Juvenile Instructor, December 1911, p. 744:
THE “WHY” PUZZLE.
Boys and girls, here is a chance for you to think. ‘Why” do you, and “why” should others read the Juvenile Instructor. For each of the 10 best reasons given in the fewest words, we shall award suitable books. For the one very best answer we shall give a fine big Christmas book worth $1.50. Write plainly and neatly. Answers must be in before January 1st, 1912. Address Puzzle Editor, Juvenile Instructor, 44 E. So. Temple, Salt Lake City.
Juvenile Instructor, June 1912, p. 145:
The Children Know
In the puzzle department of the December Juvenile we offered the children prizes for the best answers to the question, “Why do you read the Juvenile Instructor?” Among the contributions received was one from Margaret Baker, a little seven-year-old girl of Boulder, Utah. it is so full of good things that we reproduce it.
First, my papa is a Sunday School superintendent. If he did not read it our Sunday School would soon know there was something wrong. Then, mamma is a Sunday School teacher. She said one day: “Oh, that blessed Juvenile; what would I do without it?”
I am a little girl, and the Juvenile tells me about Jesus and the wise men and many good men. I also like the Run Away Doll story.
Mamma says she don’t worry much about her “kids” if they always read the Juvenile. I am only seven years old, and of course some big boy or girl will get the prize, but I wish to tell you why I read the Juvenile Instructor: I love it.
April 1956, observing the 90th anniversary of the Juvenile Instructor, George R. Hill, General Superintendent of the Sunday Schools, spoke in the Sunday School Convention (a general auxiliary meeting then held in conjunction with General Conference) and reviewed some of the highlights of the magazine.
How I wish there were bound copies of this helpful magazine from its beginning to the present in every Sunday School library of the Church! So many of the articles are as helpful today as when first published, five, 50 or 90 years ago.
In 1912 the General Board decided to test the readership of The Instructor by offering prizes under the caption, “The Children Know.”
A 7-year-old girl from isolated Boulder, Utah, sent in [her letter]. … Little Margaret, how I hope you are here tonight – hopefully a mother, grandmother and Sunday School teacher – to witness this testimonial to The Instructor and to the dedicated men and women who have made it! …
August 13, 1956
Dear Superintendent Hill:
In your April Conference address, you read a childish note, dated 1912, in which a little girl told why she loved The Juvenile Instructor. You then expressed the hope that this “little Margaret” was in the audience, “hopefully, a mother, grandmother and a Sunday School teacher.” … Would you care to know the sequel?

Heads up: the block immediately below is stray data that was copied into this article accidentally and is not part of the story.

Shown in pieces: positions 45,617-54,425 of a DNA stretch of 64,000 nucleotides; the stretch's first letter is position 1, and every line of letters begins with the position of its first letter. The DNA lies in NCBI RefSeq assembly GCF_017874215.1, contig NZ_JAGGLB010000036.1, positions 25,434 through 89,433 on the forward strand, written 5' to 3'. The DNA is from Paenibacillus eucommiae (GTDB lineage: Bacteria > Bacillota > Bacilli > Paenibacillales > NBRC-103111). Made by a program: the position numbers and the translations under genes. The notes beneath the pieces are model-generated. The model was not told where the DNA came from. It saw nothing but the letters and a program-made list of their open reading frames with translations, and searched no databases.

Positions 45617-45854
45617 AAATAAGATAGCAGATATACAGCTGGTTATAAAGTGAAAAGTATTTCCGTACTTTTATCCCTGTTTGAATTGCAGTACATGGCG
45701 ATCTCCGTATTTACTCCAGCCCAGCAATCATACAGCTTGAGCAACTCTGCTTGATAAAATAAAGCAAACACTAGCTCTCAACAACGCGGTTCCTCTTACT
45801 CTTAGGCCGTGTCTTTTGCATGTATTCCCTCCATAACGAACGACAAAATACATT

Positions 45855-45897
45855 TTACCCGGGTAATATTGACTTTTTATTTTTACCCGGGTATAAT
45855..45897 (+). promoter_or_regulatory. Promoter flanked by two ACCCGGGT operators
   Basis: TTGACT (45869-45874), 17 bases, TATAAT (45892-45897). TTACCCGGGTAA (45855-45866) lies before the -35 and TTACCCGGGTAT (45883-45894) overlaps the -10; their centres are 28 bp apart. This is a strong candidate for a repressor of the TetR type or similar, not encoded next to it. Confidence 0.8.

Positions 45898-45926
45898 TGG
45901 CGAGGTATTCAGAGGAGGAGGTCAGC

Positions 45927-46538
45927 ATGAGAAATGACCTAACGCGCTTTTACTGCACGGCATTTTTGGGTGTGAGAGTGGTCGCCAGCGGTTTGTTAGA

This little girl, now a mother, grandmother and Sunday School worker as you hoped, still loves The Instructor. Long ago she learned to take counsel from its pages. It has sustained, inspired and often chastened and rebuked her. Only recently during the hours when Margaret should have been attending an important Sunday School meeting in Ogden, she lay nursing her aches and pains. She picked up The Instructor and read William R. Palmer’s account of Nellie Unthank, a pioneer woman. She was never without pain and never able to stand, yet she met her life’s obligations on her knees without complaining.
“Little Margaret” felt duly chastened but her lesson was not complete. Imagine her feelings when she read, in the June issue, that her name had been mentioned in conference, and that Brother Hill himself had said, “Little Margaret, how I hope you are here tonight.” Imagine her chagrin when she realized that she had turned away at the Tabernacle door with her coordinator’s pass in her pocket, telling herself that driving her daughter back to school was more important!
You have no way of knowing, Brother Hill, what it would have meant to her had she been in her place that evening. Nor would you understand the real impact of your words as they leaped from the pages of The Instructor, for you could never guess that one Dr. George R. Hill had been her idol since childhood.
Yes, this little Boulder, Utah, girl, soon to be left fatherless, was moved to the Logan 5th Ward. She must have been an odd-looking child in her “made over” clothes. She felt so “different” from the others, so alone and afraid. But a very kind man who was superintendent of the Sunday School noticed her. Each Sunday morning he took her hand in his very large, soft one and gave her what seemed to her a very special smile. This same kind man piloted her little fatherless brothers, Myron and Hayward, through the crucial years. He was their scoutmaster. He helped each to become an Eagle Scout, and incidentally, to build a foundation for a life of service and right living.
May God bless you, Brother Hill. I, “little Margaret Baker,” am thankful for the love and kindness that has always radiated from you and that I am still privileged to take your hand in an occasional superintendents’ and coordinators’ conference.
I am thankful for the counsel and advice that comes to me through The Instructor. (This time it was ever so personal!) …
Margaret Baker McKinnon,
Junior Sunday School Coordinator,